To me it is impossible to actually be this simple. Nobody can possibly be satisfied with a single layer of paint to express what they are, which means I always felt like there was a secret painting beneath that top piece that was being hidden from me. I felt like I was failing as a friend because I couldn’t have long and deep conversations with Sam. I could’t imagine who Sam would be when he was alone, in his own mind, and so it seemed to me as though he wasn’t letting me in as a friend. What I failed to recognize is that it is all art .
I am a piece that stands in the artists studio perpetually unfinished, perhaps manifesting the artists fear of being unoriginal, and evidencing continuous attempts to be true to new understandings of the nature of art; my sister is a well planned and orderly piece that stands in a gallery to be admired for it’s technical merits as well as its beauty, that has reached a certain level of completeness but that offers new nuances the more you observe it; and Sam, Sam is a take it or leave it minimalist statement piece that can be rather unforgiving if you try to hang it in a room that doesn’t suit it, it is complete even without multiple layers of nuance and offers a stable, unchanging perspective on it’s subject. Each of these pieces is true as long as the artist is satisfied. They question comes down to whether you like you when no one is watching.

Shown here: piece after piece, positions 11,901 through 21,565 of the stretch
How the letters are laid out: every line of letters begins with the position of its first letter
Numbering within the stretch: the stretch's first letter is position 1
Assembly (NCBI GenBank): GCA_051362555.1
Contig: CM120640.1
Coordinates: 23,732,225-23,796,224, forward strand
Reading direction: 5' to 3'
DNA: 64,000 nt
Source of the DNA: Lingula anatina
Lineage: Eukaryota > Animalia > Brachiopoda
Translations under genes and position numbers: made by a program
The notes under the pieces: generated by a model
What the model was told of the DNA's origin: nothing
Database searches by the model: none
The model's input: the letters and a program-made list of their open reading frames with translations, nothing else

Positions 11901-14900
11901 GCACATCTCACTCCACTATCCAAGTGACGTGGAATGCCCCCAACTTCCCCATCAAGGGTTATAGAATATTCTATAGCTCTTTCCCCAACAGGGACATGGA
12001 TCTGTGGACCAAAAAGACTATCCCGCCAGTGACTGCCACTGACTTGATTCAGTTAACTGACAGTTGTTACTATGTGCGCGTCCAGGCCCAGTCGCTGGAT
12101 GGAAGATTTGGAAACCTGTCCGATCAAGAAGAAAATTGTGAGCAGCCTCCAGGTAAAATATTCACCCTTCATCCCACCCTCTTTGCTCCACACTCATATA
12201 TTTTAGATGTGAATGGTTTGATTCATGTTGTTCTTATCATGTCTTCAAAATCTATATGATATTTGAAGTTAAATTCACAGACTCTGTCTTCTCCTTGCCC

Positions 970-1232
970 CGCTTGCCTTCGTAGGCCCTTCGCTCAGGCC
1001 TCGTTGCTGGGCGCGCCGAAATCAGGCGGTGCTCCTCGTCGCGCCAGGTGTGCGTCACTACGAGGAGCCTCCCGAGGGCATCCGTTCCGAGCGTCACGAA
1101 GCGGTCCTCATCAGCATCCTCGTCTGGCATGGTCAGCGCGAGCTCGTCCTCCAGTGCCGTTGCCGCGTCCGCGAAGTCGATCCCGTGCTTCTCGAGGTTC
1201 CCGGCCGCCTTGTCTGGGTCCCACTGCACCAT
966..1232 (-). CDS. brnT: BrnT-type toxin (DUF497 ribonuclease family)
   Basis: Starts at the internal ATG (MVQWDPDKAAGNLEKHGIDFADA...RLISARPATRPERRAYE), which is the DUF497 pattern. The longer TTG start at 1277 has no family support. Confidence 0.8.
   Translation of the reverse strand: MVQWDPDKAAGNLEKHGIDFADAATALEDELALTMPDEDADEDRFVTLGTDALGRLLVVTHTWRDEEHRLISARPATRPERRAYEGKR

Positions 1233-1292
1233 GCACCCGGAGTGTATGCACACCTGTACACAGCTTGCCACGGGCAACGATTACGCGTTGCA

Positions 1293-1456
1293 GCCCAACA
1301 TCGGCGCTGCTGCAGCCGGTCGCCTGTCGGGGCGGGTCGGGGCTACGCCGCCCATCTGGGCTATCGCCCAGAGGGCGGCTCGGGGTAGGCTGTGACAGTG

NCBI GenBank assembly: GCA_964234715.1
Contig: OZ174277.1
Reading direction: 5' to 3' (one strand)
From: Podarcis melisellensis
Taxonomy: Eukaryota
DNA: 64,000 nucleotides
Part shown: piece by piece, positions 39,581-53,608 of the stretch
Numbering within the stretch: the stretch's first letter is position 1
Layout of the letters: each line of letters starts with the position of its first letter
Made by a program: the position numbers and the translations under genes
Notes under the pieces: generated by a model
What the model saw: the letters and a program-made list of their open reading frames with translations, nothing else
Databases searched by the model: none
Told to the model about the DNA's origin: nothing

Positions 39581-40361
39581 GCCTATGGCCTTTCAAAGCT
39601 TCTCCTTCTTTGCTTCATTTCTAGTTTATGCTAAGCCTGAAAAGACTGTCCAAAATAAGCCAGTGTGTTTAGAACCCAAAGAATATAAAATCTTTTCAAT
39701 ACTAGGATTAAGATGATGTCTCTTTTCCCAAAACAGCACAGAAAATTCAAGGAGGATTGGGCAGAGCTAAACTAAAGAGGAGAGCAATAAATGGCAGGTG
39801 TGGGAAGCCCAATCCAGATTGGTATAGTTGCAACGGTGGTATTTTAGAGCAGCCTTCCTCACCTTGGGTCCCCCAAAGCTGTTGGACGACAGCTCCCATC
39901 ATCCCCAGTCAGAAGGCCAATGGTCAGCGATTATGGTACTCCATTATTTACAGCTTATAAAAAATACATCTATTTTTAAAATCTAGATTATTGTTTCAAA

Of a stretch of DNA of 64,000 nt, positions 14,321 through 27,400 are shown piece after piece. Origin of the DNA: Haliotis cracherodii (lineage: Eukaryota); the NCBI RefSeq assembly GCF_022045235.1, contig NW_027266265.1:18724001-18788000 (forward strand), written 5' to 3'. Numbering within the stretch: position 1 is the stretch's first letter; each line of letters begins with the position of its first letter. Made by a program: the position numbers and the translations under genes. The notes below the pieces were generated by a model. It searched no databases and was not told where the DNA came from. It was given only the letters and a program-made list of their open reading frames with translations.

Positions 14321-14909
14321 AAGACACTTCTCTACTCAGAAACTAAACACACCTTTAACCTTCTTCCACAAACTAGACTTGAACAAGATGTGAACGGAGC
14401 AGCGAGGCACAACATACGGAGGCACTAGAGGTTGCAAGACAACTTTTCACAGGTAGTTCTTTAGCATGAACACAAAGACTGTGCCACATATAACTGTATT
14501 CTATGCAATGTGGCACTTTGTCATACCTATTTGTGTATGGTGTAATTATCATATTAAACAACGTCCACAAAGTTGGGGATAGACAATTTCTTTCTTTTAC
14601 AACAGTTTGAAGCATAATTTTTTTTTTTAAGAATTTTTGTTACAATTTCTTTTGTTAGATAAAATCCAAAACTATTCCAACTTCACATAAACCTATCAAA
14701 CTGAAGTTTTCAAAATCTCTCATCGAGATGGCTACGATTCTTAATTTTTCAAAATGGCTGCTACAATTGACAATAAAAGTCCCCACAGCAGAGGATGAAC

So I unpaused, and decided to let Sam be Sam and not worry so much about whether our relationship had depth or whether we run out of things to talk about. If our conversations are destined to be simple reports of what has happened recently then so be it. Perhaps I need to learn a lesson in minimalism and start applying a bit of paint thinner to my layers.